Last week, the Buffalo News published, in the Editorial Page, an article written by Randy Hohle, an assistant professor of sociology at D’Youville College. He is working on a research project titled “Rusty Gardens: Creativity, Civic Engagement and Urban Revitalization in the Rust Belt.” And this article was a brief bit about some of the information he has uncovered in the process of researching and interviewing gardeners and garden tour organizers from around the Buffalo Niagara region, as well as in other cities around the country. You can read his full editorial in the Buffalo News here.
One of my favorite quotes from his essay is, "Gardening does not build houses or construct buildings to reshape the physical urban landscape. It only takes impersonal spaces and makes them meaningful, attractive and desirable places to spend our leisure time." Sums it all up pretty well, I think.
But probably the strongest argument for what Garden Walk Buffalo, and other gardening initiatives do for the city can be found in this quote: "And gardening cannot change Buffalo’s national image of a declining postindustrial wasteland the way a winning football or hockey team can. Except when a woman from Ohio told me, after reading a news article about Garden Walk Buffalo, “I was aware that this article was already changing my impression of Buffalo” before ever visiting the city. I have yet to hear similar remarks about the Bills or Sabres."
Randy's project included interviewing 20 gardeners, involved with garden tours, in Buffalo and Cleveland. He tells me his analysis indicates that Garden Walk has successfully tied together two communities – artists and folks active in voluntary life. Other Garden Walks seem to have either lots of artist creativity but lack the community structure of involvement, or have the community structure (i.e. block clubs) but lack the artistic field.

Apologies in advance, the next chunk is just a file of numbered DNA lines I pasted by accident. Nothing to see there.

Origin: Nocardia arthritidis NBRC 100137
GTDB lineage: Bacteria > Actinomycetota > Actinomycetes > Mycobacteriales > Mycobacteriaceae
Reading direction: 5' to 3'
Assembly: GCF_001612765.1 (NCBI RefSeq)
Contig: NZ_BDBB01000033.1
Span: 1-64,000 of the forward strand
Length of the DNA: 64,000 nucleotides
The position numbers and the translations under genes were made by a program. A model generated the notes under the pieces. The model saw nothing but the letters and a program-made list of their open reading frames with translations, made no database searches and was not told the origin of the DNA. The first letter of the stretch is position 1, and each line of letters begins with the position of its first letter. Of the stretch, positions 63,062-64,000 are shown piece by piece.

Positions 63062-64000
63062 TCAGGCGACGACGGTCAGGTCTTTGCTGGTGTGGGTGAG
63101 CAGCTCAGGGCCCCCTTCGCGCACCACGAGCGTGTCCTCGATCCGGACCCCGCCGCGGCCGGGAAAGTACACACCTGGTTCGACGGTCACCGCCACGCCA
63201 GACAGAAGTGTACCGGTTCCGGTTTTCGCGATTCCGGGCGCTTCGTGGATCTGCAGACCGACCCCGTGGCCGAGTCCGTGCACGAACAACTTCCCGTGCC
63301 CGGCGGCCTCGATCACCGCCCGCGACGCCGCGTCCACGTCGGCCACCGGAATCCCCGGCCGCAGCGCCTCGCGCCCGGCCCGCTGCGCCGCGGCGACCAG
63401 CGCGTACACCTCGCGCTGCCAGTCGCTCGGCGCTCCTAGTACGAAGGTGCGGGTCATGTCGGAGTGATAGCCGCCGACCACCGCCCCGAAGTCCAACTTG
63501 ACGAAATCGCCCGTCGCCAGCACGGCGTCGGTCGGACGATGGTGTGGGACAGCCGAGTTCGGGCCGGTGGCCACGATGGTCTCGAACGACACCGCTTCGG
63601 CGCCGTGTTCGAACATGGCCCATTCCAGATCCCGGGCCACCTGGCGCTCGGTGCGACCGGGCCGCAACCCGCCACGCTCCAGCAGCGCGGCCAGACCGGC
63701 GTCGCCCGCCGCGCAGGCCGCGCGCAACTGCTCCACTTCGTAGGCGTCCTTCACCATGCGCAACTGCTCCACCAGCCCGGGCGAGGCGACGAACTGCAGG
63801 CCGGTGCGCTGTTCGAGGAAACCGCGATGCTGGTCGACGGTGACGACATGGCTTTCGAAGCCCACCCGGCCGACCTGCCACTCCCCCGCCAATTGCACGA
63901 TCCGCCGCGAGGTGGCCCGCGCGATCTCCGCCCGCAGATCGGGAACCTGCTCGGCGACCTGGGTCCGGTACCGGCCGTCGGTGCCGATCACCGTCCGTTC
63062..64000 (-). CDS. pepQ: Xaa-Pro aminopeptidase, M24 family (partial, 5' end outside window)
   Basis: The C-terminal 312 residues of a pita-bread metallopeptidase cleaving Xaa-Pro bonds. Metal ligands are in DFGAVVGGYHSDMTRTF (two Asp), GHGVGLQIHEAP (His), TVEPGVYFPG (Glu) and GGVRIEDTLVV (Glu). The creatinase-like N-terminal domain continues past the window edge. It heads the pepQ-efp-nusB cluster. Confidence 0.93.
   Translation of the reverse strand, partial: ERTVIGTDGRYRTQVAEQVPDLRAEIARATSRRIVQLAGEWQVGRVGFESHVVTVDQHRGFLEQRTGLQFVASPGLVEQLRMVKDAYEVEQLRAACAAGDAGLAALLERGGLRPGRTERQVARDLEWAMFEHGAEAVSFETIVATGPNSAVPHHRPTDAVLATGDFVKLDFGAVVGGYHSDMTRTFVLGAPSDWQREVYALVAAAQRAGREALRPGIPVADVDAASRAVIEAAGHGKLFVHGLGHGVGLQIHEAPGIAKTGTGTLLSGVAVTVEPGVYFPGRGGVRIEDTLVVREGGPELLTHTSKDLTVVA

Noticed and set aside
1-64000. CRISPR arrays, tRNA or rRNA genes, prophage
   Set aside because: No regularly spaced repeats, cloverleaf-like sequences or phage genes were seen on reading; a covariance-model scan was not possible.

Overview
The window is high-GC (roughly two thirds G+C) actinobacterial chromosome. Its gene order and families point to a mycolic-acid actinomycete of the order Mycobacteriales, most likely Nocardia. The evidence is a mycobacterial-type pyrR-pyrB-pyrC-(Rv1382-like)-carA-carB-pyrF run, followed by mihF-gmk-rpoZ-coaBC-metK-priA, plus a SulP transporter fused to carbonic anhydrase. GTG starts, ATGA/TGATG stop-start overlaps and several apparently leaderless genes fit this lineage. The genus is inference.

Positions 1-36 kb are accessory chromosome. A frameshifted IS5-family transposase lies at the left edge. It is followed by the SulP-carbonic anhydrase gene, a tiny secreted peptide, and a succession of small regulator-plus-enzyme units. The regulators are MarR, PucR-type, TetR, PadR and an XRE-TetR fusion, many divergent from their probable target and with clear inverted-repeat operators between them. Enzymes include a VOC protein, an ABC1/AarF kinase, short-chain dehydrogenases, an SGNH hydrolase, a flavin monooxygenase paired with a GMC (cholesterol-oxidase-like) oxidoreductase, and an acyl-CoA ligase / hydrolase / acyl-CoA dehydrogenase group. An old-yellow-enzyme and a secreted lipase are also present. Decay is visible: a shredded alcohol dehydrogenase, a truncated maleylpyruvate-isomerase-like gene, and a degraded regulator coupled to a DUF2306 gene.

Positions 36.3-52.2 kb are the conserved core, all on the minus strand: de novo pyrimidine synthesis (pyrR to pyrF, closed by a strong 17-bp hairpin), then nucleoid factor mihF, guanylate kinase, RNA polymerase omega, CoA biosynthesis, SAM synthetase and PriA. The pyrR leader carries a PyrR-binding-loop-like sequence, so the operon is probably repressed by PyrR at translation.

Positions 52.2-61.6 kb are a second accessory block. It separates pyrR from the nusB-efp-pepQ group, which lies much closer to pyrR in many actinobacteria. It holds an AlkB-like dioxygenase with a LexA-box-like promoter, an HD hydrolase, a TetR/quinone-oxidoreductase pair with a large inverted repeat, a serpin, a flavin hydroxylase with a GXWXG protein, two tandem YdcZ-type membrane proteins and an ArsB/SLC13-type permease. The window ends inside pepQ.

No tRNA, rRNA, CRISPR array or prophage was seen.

One question he asked was if gardeners felt an obligation to participate. The vast majority said yes. They explained they felt pressured to participate from neighbors and a sense of civic pride. He sees this as proof that Garden Walk Buffalo has had an independent effect on civic participation. Garden Walk may not have created the original civic pride, but it has definitely enhanced and multiplied it.
19 of his 20 interviewees moved to the city from somewhere else. Some explicitly mentioned that the gardens on the street were the reason they bought their house where they did. A number of gardeners mentioned the increased number of young families with children in the area. This indicates that the urban gardeners are making the city an attractive place to live. Again, while not a direct cause, he did find an indirect effect of Garden Walk making the city a better place to live.
He thinks that’s why Buffalo Garden Walk has been so successful. By fusing the two communities, which may have had some overlap to start with, it has managed bring in new people to constantly replenish the number of members who may drop out for a year or so before returning. It also leads to a community structure of support between residents that produces some spectacular gardens. The result has been a grass-roots, organic, from-the-ground-up movement by citizens that's actually changing the nature of the city of Buffalo (all puns intended).
Reprinted with permission from Art of Gardening - a blog about gardens, design, travel, and Buffalo.